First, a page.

When Pushmo first launched on the Nintendo 3DS eShop back in late 2011, it provided the first taste of truly unique and fun content that Nintendo’s digital service was previously lacking. This new entry in the franchise doesn’t serve such a large role, but is a very fun title whether or not you have experienced the original.
At its core, Pushmo World’s gameplay is nearly identical to that of its 3DS predecessor with a few minor tweaks. The player takes control of Mallo, an adorable little creature who seems to resemble a blend of a sumo wrestler, a cat, and a marshmallow. Pushmo World’s puzzles are towers constructed from colored blocks which can be pushed and pulled in order to climb the Pushmo and save the child stuck at the top.
While these stages are simple at first, they gradually grow more complex. This is done through increasing the size of the Pushmo and with the introduction of different elements such as manholes and switches that affect all the blocks of a certain color. If you have played the original, you should be fairly quick to get the hang of things. However, Pushmo World’s plethora of puzzles are all entirely new.
Returning from the 3DS game is the robust Pushmo creator, which allows you to essentially create the Pushmo of your dreams. This process is made much easier in Pushmo World due to the fact that the Wii U GamePad’s touch screen is substantially larger than that found on the 3DS. Levels can be turned into QR codes to share with whoever the heck you want. In fact, you can transfer levels made in Pushmo on 3DS to this game, and vice versa – in most cases.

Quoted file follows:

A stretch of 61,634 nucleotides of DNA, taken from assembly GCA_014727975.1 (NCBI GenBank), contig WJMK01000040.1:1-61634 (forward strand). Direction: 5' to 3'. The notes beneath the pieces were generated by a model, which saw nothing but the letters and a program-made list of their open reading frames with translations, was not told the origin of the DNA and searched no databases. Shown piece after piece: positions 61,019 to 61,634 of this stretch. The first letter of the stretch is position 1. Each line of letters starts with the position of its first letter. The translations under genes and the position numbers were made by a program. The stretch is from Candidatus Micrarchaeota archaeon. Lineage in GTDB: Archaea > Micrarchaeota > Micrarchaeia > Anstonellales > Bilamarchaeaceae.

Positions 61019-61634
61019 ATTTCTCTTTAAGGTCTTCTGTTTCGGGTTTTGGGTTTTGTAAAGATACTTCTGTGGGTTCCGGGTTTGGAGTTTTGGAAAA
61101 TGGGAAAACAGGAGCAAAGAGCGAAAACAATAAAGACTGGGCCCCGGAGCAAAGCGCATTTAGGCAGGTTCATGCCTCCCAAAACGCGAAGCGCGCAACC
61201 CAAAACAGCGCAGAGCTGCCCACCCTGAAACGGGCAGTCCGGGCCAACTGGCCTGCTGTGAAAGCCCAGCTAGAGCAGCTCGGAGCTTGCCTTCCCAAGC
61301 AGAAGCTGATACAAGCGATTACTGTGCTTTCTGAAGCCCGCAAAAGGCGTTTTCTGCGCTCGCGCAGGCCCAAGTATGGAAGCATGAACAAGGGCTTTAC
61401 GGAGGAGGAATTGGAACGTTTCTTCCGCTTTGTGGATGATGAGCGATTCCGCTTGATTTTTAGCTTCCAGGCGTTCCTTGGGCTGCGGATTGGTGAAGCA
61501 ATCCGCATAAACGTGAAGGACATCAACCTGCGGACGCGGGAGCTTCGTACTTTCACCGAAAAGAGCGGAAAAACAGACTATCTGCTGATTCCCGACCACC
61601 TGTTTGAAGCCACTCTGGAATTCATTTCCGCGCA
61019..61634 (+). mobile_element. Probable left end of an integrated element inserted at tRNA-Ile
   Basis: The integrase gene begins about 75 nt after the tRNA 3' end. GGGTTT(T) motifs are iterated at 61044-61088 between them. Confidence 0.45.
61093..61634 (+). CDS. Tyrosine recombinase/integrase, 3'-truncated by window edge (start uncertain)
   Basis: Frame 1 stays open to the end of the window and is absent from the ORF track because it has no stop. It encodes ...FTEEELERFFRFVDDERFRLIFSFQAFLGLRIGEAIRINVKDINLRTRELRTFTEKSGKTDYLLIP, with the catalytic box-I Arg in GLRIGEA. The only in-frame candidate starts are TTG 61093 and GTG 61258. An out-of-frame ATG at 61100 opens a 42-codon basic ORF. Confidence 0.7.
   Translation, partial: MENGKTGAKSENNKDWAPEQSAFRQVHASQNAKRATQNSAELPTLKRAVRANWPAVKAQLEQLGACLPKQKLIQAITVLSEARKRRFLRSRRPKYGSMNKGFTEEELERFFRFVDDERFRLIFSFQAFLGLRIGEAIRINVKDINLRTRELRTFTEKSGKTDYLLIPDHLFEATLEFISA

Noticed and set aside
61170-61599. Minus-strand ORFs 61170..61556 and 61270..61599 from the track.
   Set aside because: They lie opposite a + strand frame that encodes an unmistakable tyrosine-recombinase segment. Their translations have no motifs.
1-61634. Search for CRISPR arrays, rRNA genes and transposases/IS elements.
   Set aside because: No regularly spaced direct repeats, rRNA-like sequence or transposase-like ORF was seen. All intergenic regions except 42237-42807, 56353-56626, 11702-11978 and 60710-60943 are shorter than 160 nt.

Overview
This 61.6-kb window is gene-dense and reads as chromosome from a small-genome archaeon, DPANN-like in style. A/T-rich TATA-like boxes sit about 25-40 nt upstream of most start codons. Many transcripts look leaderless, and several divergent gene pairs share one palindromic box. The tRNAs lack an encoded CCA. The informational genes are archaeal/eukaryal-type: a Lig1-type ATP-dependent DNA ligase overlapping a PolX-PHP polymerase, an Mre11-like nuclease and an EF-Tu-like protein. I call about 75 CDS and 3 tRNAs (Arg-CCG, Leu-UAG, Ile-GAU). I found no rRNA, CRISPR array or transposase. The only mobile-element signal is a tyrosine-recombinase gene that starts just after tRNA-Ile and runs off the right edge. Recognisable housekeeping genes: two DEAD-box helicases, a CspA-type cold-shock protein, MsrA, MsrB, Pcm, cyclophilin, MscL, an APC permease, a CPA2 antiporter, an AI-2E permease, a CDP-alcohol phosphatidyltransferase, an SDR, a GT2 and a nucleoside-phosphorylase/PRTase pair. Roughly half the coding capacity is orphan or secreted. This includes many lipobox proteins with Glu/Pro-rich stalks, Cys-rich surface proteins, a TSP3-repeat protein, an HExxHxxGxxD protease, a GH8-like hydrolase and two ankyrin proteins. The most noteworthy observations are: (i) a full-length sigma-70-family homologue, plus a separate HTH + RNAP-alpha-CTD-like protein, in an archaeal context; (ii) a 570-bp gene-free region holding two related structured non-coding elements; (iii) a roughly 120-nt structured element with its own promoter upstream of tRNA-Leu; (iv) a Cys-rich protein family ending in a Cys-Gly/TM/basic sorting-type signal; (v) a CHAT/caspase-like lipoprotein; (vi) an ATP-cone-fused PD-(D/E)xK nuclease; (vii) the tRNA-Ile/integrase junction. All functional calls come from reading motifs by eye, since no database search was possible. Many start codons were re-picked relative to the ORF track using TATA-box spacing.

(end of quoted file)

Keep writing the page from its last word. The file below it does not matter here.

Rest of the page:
Pushmo World’s best new feature is, without a doubt, World Pushmo Fair. This is a fairly basic but easy to use online service for sharing, playing, and downloading user-created levels that have been uploaded using Miiverse. You can choose to play recently uploaded or popular Pushmo, and if you like it enough you can give feedback to its creator or save it to your game for future use. It seems like these features will help Pushmo World remain a fun, fresh title long after its release.
One of the main selling points of Pushmo was its impressive stereoscopic 3D effect, which isn’t present here. In an attempt to make up for this, Pushmo World provides the player with more freedom over the camera. In addition, despite a simple visual style, Pushmo World looks very clean in HD. The soundtrack is actually rather unique, as it blends some basic 8-bit chiptunes with more traditional instruments, and does so very well.
Pushmo World feels like a game that’s caught between being a remake and a sequel. It mainly focuses on improving the original experience, which also adding a handful of new mechanics to mess around with. If you’ve never played Pushmo on 3DS, this is a must-have Wii U title. If you are already familiar with the game, I recommend Pushmo World if the idea of virtually infinite new stages in the same style is appealing to you.